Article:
And now I understand what James Herriot was writing about when he spoke of the miracles of IV calcium. 😑
The drama of having a fresh dairy cow continued today…
After acquiring some Dex via a farm friend and administering it, I let Sweetie and Co back into the pasture so the lasix plus Dex plus exercise could work it’s wonders on her swollen udder…and it did! By early afternoon, she looked better and was moving better and seemed overall happier and I looked forward to an evening milking with fewer troubles.
But when I checked on everyone later in the afternoon, all had gone wrong. Sweetie was staggering, trembling and showing every sign of the onset of milk fever, a dangerous drop in blood calcium that often affects high producing cows, especially Jerseys. It can induce a coma and death in a matter of hours.
I had bought injectable calcium for this very possibility but as I watched her crashing fast before my eyes, I placed no faith in my ability to safely give it via IV—I have a lot of farm skills but safely doing an IV on a cow isn’t one of them. And if you give calcium too fast, you stop their heart.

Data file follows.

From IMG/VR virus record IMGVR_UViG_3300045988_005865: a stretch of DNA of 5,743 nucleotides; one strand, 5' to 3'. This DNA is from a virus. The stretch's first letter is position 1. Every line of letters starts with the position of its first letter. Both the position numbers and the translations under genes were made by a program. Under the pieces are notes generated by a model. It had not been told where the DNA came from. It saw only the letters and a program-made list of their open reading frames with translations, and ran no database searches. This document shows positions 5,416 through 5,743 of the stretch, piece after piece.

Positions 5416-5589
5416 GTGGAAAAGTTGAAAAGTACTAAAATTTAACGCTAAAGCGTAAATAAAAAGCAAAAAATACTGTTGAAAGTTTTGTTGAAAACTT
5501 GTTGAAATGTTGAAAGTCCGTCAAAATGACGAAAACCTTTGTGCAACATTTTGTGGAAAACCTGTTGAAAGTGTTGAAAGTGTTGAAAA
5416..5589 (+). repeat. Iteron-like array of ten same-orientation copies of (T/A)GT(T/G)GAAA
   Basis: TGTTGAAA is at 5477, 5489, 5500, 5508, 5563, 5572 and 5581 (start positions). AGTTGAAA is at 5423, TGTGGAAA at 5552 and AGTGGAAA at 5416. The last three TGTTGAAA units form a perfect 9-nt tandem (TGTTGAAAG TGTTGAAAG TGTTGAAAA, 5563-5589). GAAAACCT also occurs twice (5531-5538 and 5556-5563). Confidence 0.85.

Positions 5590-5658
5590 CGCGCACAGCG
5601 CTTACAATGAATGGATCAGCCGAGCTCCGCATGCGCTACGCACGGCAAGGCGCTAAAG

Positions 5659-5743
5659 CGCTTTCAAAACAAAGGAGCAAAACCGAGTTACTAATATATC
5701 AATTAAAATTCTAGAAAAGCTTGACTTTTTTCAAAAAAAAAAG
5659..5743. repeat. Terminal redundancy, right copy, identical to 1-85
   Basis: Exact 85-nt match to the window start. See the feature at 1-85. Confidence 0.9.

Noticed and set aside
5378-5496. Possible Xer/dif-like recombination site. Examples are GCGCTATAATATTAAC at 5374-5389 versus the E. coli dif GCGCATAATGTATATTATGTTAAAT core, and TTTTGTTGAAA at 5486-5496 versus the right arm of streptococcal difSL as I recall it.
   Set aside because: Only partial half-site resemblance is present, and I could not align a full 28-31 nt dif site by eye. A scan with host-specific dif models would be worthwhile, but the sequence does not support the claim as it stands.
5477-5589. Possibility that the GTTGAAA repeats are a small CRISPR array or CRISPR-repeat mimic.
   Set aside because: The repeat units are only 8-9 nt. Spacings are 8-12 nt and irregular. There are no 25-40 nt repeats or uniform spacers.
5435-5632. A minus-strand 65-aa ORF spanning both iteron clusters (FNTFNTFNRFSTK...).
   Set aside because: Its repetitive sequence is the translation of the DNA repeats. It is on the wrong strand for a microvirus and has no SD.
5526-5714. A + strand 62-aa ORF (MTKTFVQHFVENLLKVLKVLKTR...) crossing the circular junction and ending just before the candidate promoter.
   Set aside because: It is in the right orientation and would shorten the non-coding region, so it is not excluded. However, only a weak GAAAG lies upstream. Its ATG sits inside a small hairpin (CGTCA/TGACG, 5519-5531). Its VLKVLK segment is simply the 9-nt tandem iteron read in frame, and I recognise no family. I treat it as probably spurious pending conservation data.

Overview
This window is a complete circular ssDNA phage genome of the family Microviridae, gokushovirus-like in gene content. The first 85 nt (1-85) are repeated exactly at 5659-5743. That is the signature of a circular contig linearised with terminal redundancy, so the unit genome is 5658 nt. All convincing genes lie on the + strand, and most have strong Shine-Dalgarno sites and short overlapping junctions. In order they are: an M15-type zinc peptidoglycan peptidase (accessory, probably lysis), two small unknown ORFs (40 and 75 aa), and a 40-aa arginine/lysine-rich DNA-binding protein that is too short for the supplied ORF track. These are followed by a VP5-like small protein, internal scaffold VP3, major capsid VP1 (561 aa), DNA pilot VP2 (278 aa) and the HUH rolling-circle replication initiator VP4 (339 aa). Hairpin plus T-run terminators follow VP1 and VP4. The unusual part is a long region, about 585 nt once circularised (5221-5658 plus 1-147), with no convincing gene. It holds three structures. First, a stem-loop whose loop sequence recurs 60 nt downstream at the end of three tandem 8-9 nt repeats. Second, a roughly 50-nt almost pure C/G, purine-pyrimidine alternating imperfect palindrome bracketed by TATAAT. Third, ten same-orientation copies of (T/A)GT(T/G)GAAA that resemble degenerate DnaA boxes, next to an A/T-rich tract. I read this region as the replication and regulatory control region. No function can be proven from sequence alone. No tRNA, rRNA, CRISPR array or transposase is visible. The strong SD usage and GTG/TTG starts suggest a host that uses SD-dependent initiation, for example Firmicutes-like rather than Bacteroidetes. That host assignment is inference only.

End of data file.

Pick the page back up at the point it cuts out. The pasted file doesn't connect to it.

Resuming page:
At the same I feared SubQ injections would work too slow…within 15 minutes of me arriving on the scene, Sweetie went down hard and showed every indication she wasn’t able to get up again. Her eyes were sinking in and her heart rate skyrocketing. We didn’t have time for me to screw this up.
Via a true answer to our prayers (Evie and I definitely added some power of prayer to our first aid kit today) I found a local vet already out on a somewhat close by emergency call and he rolled in the yard not many minutes later. In no time, he got the IV in and the drip began…it takes a good 20 minutes to do it safely so we chatted about cows and Wisconsin and cover crops. After the bottle was in, he huzzahed her to get up and Sweetie just walked away and started eating like nothing happened, it was the craziest, fastest turnaround I have ever seen in my life. I’ve read about how fast IV calcium works but I definitely had to see it to believe it.
After her supper, Sweetie got lots of hugs from a very worried Evie. Fingers crossed that we can get through tomorrow without any new dairy cow emergencies—I didn’t intend to learn the whole book of cow first aid in one weekend!